Nightmarish Conjurings: A huge reason why the film worked so well is that of the chemistry and interaction between Reed (played by Christopher Abbott) and Jackie (played by Mia Wasikowska). What was the casting process like? Had you already had them in mind?
NP: Chris and I became friends a couple of years before we ever made this movie so as soon as I read the book I was like “Oh, this is a perfect role for Chris.” He always gets cast as these burly blue-collar dudes and they tell him to gain weight and grow a beard, but in real-life, Chris looks like a movie star (laughs). No one ever lets him look like that on screen! There’s this quality that Chris naturally has where he’s really quiet but he’s so smart and you see so much going on in his head. It’s so much of the qualities that we needed Reed to have. This guy doesn’t express a lot, doesn’t say a lot, but so much has to happen behind his eyes.
With Mia, there were a lot of different ideas for how to play this character. It’s such a weird, unique character and Mia has this inherent quality that’s baked into her as an actor that she comes with these quirks that bring such a style and tone to everything she’s in. Whether she’s in a Chan-wook Park movie or Jane Eyre, there’s this quality to her that’s almost otherworldly. There’s something about putting someone like her in a position to play a character who is all over the map. It makes it way easier to sympathize with a person that’s hard to track but she also brings so much reality to it. The movie working is a testament to the two of them. The scenes they are acting in are not the scenes that are taking place and much of the movie, and the drama, takes place in their heads and it’s not external. It’s one thing to do that in a book, but in a movie, to be able to communicate so much of that interior is very impressive.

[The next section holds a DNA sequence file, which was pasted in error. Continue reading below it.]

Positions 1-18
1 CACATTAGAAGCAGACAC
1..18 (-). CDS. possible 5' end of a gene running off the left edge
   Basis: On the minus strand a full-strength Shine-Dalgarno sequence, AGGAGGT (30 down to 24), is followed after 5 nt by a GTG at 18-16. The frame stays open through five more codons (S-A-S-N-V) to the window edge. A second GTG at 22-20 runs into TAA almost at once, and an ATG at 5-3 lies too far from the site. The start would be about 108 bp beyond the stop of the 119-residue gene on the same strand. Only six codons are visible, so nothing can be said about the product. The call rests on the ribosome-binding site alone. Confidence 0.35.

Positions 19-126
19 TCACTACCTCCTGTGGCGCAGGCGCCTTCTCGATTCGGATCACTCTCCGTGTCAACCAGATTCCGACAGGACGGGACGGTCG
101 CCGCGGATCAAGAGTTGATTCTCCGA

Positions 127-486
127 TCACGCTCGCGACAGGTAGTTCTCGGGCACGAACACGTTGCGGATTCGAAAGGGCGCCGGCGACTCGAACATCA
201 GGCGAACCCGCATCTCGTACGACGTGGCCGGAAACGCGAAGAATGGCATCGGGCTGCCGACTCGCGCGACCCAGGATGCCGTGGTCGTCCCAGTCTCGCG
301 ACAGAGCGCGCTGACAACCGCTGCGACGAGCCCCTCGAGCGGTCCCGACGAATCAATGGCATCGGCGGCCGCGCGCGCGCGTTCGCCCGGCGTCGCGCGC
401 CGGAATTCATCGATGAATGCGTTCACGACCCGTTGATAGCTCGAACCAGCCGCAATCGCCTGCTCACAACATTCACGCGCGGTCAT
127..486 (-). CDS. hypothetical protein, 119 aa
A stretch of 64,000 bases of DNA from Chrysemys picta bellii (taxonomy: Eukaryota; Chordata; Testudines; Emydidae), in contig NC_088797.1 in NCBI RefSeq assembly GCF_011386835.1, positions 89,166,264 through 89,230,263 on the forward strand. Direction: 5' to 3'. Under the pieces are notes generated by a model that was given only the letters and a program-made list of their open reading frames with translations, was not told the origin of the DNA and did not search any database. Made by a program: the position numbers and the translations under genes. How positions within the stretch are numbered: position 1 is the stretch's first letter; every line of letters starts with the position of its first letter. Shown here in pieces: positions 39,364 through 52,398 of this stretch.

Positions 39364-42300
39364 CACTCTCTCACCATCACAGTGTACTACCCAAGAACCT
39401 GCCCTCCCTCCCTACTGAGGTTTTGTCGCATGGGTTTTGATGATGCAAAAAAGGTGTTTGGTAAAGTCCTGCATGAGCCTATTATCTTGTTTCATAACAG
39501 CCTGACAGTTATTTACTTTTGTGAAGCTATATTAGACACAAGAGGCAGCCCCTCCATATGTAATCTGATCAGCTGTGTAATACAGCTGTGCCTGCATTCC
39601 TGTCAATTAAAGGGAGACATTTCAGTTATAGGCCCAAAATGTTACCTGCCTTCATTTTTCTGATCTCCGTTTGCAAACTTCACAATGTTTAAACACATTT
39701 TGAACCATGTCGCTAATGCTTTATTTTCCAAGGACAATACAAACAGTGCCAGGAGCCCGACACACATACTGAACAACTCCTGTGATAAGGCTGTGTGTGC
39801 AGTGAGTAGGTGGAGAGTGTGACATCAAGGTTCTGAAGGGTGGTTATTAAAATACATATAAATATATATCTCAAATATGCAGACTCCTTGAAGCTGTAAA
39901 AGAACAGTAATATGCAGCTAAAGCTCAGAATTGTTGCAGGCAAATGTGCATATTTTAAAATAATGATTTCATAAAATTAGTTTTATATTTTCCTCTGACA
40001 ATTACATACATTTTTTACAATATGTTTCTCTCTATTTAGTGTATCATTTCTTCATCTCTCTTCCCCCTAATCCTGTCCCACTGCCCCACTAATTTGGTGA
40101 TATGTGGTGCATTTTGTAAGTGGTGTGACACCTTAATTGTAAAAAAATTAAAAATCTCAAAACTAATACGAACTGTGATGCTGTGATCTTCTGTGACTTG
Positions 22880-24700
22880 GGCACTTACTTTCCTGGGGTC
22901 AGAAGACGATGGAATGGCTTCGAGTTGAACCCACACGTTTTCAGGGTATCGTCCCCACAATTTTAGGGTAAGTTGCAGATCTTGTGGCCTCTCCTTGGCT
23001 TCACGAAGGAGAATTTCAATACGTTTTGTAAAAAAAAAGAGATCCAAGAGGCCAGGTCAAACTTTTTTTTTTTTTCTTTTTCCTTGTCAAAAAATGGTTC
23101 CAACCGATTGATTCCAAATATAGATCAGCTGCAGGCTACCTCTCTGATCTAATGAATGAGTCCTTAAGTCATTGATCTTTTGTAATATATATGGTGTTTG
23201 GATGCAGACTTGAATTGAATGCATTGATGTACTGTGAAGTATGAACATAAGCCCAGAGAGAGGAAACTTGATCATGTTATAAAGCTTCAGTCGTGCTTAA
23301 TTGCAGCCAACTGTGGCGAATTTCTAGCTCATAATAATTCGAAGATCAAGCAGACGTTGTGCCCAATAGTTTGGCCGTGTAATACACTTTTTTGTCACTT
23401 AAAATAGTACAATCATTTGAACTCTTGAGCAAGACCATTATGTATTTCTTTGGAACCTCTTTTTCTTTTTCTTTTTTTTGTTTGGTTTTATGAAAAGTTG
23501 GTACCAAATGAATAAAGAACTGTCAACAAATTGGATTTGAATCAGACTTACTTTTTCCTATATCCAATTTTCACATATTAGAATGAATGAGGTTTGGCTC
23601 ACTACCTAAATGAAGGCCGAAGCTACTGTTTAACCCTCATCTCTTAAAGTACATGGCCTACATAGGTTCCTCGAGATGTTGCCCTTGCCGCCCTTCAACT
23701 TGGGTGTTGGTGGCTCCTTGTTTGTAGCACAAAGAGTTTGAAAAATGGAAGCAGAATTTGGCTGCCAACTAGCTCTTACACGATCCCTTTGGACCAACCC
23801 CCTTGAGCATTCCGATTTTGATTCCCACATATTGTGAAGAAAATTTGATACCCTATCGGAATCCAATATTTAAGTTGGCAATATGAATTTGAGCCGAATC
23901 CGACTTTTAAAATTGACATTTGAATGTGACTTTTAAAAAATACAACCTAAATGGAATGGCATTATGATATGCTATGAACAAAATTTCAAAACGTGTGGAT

Nightmarish Conjurings: I was blown away when I noticed the score to TENEBRE playing as that is one of my favorite Giallo films. Why did you decide to use that score, or any of the other music, in this film?
NP: We tried a bunch of different things, musically, and I just kept coming back to all the Giallo stuff. First of all, I feel like nothing makes a Giallo movie feel more like a Giallo movie than the music. You can steal the look, you can steal the stories, but the thing that makes it like “Oh yeah, that’s Giallo” is the music. There’s something about what they were doing back then that isn’t really repeatable anymore. You have these composers coming out of big-band styles that are arranging and getting resources, that only John Williams got to do, for essentially horror movie scores with bizarre instruments, bizarre instrumentation, and it was really amazing. We don’t do weird scores to that scale anymore because it’s just financially difficult to do so.
The music beyond that definitely has a retro feel to it as a whole but we didn’t want to put film grain and dirt and lines and pops – we didn’t want to make it feel like we were trying to make it look like we shot it on film. There’s this quality to the music, that old music, and the way it was recorded and the technology that was available at the time and the wax that they used to press the vinyl, all of the manufacturing processes led to this texture that’s abstract. You can’t quite explain what it does but it makes the music feel a certain way. It’s a thing that you can’t recreate and it immediately puts the movie into a mood and a tone that lets you understand where you are and how you’re supposed to interact with this movie. The music is also just so fucking good (laughs).
Make sure to check out PIERCING when it arrives in theaters, On Demand, and Digital HD February 1, 2019.